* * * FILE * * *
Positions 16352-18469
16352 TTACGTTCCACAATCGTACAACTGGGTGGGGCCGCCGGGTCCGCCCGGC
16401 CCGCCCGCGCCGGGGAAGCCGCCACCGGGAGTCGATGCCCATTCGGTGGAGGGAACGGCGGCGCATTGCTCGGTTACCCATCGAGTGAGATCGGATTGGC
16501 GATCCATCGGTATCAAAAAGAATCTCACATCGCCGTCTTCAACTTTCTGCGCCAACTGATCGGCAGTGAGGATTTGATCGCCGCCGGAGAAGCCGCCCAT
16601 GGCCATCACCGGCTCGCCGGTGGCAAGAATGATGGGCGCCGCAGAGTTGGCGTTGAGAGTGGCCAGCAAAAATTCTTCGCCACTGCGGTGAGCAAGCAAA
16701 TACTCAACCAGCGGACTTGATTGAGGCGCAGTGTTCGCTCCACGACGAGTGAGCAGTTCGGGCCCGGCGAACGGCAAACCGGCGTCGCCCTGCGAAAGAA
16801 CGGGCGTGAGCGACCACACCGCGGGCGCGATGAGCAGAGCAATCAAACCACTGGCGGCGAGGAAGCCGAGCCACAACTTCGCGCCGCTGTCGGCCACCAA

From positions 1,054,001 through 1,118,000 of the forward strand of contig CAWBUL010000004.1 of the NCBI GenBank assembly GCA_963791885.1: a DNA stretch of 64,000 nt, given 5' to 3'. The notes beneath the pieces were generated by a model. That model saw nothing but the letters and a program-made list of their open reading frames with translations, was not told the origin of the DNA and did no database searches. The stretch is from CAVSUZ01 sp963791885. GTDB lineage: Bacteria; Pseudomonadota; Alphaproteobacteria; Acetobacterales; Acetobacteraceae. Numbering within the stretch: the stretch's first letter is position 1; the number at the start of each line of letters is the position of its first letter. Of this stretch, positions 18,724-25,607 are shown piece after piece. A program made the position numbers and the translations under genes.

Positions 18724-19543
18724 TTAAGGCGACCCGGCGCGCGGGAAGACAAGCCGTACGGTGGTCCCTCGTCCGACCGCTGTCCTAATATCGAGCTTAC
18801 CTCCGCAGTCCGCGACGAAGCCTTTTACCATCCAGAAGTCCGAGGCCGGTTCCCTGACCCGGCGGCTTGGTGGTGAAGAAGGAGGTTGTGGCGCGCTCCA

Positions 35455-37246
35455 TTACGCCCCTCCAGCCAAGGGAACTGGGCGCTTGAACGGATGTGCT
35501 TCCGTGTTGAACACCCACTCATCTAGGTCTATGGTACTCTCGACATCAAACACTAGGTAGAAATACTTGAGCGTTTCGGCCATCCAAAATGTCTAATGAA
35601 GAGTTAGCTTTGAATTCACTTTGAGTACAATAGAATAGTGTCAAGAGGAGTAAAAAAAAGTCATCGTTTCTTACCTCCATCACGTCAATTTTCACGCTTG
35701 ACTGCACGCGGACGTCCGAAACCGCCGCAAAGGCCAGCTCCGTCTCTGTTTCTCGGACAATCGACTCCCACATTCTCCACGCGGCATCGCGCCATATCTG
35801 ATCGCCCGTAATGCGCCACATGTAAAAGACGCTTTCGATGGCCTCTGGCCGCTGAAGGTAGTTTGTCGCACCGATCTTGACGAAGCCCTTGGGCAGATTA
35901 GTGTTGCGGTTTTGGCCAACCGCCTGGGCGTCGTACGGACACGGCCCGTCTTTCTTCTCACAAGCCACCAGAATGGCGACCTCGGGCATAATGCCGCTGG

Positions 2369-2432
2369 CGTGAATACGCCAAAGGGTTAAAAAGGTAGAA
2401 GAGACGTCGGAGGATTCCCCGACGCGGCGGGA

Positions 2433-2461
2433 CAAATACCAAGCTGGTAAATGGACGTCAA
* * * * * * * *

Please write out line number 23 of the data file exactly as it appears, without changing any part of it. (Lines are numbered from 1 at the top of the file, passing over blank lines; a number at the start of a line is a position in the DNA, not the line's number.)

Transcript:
2433 CAAATACCAAGCTGGTAAATGGACGTCAA